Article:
Don’t Call It A Comeback: Green Dot’s Quiet Climb

What's Next In Payments®
3:27 PM EST December 11th, 2012

“Bluebird’s existence means certain demise for Green Dot.” 

That was the popular narrative in October, after American Express and Walmart teamed up to launch a prepaid program of impressive scale. It stood to figure that Green Dot couldn’t compete, and we bought into that line of reasoning too.

Yet two months after Bluebird’s launch, Green Dot’s stock isn’t plummeting: it’s rising.

The surprising facts: since October 16, the day of Bluebird’s launch, Green Dot stock has actually risen from 20.44 percent, from $10.37 a share to its current mark of $12.49. Yesterday, analysts at Piper Jaffray reissued Green Dot’s overweight rating, setting a $15.25 price target for the stock.

The day after Bluebird’s announcement, Green Dot lost 23.7 percent of its stock value. At the time, it had lost 60 percent of its value since July, following disappointing Q2 earnings. The company derived 62 percent of its revenue from Walmart in that quarter, so the news that Walmart would be adding and backing a competitor in Bluebird seemed to put the writing on the wall for Green Dot’s prepaid aspirations.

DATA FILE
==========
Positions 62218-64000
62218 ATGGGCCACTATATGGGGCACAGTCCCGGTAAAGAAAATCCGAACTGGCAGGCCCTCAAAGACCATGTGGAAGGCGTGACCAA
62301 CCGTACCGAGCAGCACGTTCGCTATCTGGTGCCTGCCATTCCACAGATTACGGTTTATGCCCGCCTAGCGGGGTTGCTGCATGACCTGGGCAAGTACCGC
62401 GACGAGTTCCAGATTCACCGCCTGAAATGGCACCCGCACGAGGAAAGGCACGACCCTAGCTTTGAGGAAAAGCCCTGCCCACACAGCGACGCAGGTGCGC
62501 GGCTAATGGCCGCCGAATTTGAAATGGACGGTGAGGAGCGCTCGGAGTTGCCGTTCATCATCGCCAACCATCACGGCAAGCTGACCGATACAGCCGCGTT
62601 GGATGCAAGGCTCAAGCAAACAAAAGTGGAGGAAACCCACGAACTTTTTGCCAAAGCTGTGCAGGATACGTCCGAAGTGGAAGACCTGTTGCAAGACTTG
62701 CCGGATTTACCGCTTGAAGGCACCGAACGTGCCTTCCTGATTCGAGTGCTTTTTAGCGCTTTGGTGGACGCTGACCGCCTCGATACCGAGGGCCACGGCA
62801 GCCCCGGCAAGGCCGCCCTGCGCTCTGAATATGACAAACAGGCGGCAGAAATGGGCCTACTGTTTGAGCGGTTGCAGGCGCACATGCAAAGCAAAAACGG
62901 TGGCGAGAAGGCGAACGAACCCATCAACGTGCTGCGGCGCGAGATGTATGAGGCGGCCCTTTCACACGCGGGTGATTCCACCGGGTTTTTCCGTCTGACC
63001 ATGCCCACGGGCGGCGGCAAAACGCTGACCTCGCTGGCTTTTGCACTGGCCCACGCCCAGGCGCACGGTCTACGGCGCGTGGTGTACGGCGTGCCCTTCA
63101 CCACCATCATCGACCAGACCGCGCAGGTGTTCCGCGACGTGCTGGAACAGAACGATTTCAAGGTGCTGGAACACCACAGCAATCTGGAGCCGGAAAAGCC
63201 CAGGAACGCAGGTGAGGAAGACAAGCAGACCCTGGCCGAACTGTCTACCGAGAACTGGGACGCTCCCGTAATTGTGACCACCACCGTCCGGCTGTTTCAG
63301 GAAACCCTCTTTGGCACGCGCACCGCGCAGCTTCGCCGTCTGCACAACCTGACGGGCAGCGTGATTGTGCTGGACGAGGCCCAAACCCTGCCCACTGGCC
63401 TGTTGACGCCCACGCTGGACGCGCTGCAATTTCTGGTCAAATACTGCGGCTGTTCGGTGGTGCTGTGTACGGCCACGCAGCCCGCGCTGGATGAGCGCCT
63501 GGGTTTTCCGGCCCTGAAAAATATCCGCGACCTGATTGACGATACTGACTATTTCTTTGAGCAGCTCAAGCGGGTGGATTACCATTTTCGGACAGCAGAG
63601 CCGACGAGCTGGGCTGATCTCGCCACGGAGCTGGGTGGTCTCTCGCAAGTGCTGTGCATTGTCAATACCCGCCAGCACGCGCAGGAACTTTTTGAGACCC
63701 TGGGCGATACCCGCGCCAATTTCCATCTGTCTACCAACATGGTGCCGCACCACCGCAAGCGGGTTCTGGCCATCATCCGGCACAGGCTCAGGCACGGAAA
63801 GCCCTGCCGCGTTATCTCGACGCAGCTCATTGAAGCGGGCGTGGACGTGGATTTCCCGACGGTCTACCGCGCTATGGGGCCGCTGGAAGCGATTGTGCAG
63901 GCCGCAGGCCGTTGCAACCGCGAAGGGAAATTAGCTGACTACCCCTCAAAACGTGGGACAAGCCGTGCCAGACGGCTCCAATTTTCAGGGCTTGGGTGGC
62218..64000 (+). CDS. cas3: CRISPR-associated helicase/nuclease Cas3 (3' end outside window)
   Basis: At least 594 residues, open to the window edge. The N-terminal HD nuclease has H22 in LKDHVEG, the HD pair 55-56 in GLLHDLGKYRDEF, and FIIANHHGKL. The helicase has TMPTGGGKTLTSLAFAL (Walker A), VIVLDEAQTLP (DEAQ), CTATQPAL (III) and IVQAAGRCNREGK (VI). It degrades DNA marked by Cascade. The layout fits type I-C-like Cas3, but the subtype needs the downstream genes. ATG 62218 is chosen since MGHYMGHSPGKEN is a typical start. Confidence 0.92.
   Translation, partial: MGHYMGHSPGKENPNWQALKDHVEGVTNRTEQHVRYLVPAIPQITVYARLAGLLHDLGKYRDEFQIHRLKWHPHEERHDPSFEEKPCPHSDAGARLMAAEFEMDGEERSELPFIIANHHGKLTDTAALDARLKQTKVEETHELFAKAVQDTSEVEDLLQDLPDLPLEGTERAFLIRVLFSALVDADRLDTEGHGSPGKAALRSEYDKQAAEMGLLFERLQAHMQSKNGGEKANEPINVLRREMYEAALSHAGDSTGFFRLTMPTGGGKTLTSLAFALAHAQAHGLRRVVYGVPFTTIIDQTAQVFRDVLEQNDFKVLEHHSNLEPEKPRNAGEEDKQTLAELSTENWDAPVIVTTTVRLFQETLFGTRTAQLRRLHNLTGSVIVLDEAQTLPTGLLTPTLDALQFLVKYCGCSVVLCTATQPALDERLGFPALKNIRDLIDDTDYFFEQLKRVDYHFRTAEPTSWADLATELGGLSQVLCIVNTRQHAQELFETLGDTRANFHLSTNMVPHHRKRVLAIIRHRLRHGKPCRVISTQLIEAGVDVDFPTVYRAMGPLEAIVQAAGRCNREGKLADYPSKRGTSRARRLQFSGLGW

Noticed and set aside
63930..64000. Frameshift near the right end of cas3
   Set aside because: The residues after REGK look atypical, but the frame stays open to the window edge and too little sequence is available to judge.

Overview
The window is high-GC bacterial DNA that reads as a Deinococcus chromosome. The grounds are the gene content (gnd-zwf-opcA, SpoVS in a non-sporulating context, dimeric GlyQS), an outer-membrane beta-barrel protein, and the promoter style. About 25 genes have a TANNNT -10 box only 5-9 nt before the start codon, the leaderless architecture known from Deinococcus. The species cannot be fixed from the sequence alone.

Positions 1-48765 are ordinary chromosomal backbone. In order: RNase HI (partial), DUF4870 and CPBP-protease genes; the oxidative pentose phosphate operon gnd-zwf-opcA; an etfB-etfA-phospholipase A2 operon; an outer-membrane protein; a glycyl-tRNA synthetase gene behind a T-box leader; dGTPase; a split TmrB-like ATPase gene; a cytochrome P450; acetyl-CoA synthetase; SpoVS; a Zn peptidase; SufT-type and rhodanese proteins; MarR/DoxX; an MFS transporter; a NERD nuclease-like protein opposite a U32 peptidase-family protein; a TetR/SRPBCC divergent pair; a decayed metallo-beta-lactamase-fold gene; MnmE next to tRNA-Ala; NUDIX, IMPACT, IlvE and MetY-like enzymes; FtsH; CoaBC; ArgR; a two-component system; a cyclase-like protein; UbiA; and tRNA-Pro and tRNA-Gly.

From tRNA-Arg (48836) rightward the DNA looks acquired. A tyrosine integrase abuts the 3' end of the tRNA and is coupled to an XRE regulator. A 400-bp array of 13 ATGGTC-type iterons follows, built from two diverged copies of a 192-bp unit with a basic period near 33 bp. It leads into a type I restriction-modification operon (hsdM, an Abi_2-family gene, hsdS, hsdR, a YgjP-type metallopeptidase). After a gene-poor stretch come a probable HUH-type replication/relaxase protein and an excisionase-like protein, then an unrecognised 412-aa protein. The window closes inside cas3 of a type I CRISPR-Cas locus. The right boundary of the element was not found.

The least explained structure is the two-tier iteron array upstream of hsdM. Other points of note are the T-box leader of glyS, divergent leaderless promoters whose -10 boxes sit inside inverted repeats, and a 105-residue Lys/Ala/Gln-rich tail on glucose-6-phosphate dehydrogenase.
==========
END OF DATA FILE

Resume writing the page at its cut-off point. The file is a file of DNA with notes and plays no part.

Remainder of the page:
So why are investors still interested in Green Dot as a buy low candidate? One reason comes from a Piper Jaffray note that a Walmart survey has revealed that just 15 percent of stores reported “a significant loss of debit card market share” for Green Dot. In other words, Bluebird hasn’t edged Green Dot out of the Walmart market like many thought.

This Forbes piece brings up another interesting point: Bluebird has helped to legitimize the prepaid industry. Arjun Schutte writes that by framing prepaid as “a checking account replacement, instead of a glorified gift-card,” Bluebird finally offers the underbanked what they really need. That being said, Schutte believes that Bluebird has several deficiencies that will prevent it from knocking Green Dot out of contention, and that Green Dot is due for a “second act” thanks to its Green Dot Bank acquisition.

Green Dot still has a long way to go to make up for its 2012 losses, but for now, it’s at least been offered some glimpses of hope.

Are you optimistic about Green Dot’s future? Is the prepaid industry’s growth enough to interest you in investing? Let us know in the comments below. 

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